'Speedy’ breast augmentation

by

Minneapolis plastic surgeon
Joe Gryskiewicz MD is an advocate
of ‘speedy’ breast augmentation, which
offers patients a quick and relatively
pain-free recovery. Lise Taylor investigates.

Some women are reluctant to undergo breast
augmentation surgery because of the long, painful
recovery period that usually follows the procedure.
Recovery with the traditional approach can take up to
three weeks because of trauma to the ribs and breast
tissue. Patients are advised to avoid upper body movement
for the first week and a half to help minimize bruising and
swelling, and medication is needed for post-operative
pain. But with the quick-recovery approach advocated
by Minneapolis plastic surgeon Joe Gryskiewicz MD,
recovery can be, as the name suggests, speedier.
The quick-recovery approach to breast augmentation
was conceived by Dallas, TX, plastic surgeon John
Tebbetts MD, and Dr. Gryskiewicz spent considerable time
with him learning the technique. ‘Before the development
of this technique, patients would often spend two to three
weeks after the procedure stiff with pain and feeling very
uncomfortable. But thanks to this new approach, patients
are well and truly on the road to recovery in 24 hours,’ he
says. ‘Not too many women can smile and raise their arms
within 24 hours of a breast augmentation procedure.’
Rapid-recovery breast augmentation is also known as
the ‘no-touch’ technique. This surgical procedure uses
special instruments and techniques to minimize tissue
damage and avoid touching the ribs (hence the term
‘no-touch’). It causes far less trauma to the surrounding
tissue than traditional approaches, and it dramatically
reduces the patient’s pain and suffering as well as their
recovery time.
‘When I began using this technique, my staff and I
interviewed each patient post-operatively to assess the
results. We discovered 95 percent returned to normal daily
activities within 24 hours,’ Dr. Gryskiewicz reveals. ‘One of
my patients reported she had folded three loads of laundry
and bathed her two boys the evening after surgery, and
a second patient worked a full day at her office the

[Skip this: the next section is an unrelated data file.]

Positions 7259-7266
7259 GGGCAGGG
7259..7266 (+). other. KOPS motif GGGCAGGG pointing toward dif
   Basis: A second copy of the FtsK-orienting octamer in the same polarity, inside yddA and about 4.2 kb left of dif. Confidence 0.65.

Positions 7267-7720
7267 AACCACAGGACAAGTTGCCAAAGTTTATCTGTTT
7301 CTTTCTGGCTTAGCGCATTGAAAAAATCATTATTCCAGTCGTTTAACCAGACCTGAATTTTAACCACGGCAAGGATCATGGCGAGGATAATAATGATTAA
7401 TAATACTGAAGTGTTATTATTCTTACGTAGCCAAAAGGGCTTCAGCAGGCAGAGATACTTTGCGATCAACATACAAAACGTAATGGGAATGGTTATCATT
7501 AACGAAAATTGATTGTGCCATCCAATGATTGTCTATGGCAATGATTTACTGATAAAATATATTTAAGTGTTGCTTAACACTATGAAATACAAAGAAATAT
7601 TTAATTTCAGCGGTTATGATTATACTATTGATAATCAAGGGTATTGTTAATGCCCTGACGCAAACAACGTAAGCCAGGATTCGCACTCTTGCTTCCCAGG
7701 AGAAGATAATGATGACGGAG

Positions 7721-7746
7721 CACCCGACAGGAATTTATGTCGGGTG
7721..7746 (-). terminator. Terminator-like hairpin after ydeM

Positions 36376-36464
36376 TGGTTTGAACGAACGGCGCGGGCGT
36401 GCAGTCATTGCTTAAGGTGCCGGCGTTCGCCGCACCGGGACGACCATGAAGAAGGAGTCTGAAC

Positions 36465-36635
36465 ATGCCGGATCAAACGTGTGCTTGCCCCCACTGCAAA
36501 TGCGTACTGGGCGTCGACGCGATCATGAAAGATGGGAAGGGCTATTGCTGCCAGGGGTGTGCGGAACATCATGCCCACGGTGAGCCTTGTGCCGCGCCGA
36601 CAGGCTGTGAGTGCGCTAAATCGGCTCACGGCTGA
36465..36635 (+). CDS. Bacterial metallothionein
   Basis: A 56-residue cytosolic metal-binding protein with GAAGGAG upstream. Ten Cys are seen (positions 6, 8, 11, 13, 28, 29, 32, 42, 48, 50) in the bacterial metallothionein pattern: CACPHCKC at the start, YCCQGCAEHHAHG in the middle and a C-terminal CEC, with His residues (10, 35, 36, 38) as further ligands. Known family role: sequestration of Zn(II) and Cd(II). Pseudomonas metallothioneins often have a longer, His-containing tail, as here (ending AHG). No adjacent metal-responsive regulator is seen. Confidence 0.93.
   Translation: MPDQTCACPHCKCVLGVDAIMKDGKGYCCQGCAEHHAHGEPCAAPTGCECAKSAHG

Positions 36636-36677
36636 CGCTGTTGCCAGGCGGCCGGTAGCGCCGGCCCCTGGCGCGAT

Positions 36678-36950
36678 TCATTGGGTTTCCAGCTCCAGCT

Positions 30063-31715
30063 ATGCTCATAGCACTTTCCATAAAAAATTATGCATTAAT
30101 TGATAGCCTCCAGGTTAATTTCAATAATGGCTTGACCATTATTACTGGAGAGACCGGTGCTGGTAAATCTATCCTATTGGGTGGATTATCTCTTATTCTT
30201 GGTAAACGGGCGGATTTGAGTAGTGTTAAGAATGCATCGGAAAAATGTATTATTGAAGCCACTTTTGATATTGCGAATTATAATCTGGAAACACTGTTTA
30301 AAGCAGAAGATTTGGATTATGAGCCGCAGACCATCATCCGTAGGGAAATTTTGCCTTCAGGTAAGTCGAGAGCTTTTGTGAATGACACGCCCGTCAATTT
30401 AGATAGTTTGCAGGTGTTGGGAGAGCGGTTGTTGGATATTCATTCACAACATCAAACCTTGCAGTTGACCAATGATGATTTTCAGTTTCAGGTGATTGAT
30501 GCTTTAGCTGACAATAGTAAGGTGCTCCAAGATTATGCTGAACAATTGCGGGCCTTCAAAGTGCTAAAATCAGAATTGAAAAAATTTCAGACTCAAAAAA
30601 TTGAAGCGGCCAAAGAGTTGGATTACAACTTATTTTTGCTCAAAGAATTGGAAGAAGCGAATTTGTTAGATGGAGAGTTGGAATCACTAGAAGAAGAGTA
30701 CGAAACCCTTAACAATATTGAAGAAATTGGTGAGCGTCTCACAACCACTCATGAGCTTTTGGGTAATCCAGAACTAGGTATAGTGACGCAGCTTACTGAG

day after her surgery. Another went to a movie eight hours
after the operation.’
He explains that one of the keys to the quick-recovery
approach is for the surgeon to never touch the patient’s
ribs with anything hard such as a metal retractor because
this can cause micro-bleeding in the lining of the bone,
called the periosteum, and in the perichondrium, which is
the lining of the rib cartilage.
‘Blood is very irritating to the body and causes a lot of
pain. Therefore the aim of the quick-recovery technique is
to cause minimal bleeding and, if the patient does have
any bleeding, it’s important to irrigate the pockets early to
remove the blood,’ he explains. ‘In addition, if the ribs are
damaged, they take a long time to heal. It’s not, therefore,
the insertion of the implants that makes recovery
uncomfortable and painful with the standard breast
augmentation technique, it is the damage that the surgeon
causes in performing it. With speedy breast augmentation,
the surgeon is gentle with the breast and, because of this,
recovery is quick and far less painful.’
Dr. Gryskiewicz acknowledges, ‘The speedy technique
is not magic, even though it sometimes seems that way
when it’s compared to the old techniques. My staff and I,
as well as the anesthesiologists and recovery-room nurses,
absolutely, unequivocally, see a significant difference in my
patients’ recovery times. I now recommend this technique
for almost all of my breast augmentation patients.’
After surgery, Dr. Gryskiewicz recommends that his
patients do three things to further speed their recovery
process. The first is for them to raise their arms over their
heads, which should be attempted six to eight hours after
surgery, and a set of three arm raises should be performed
every hour before going to bed.
His second recommendation is for patients not to ‘baby’
their breasts. In other words, patients need to know that
going about their daily routine will not hurt or rupture their
implants or rip open the stitches.
Lastly, he recommends that patients lie on their breasts
for 15 minutes every day, starting on the evening of the
surgery. He says that this should be part of the patient’s
daily routine because it will lessen their risk of developing
scar tissue around the implants. Patients can usually
return to work within a few days, depending on the activity
level their job requires.
The breasts will initially be sensitive to direct stimulation,
so Dr. Gryskiewicz advises his patients to avoid physical
contact for the first two to three weeks after surgery. The
scars are likely to be firm and pink for at least six weeks
and may even appear to widen but they’ll fade and flatten
over time – although they’ll never completely disappear.
Risks associated with the procedure – such as implant
rupture, capsular contracture, calcification, wrinkling and
folds – are no different to that of the traditional breast
augmentation and should be discussed with your surgeon.
Dr. Gryskiewicz says it’s important to be aware of these
complications because they can occur.


Article by
Minneapolis Plastic Surgeon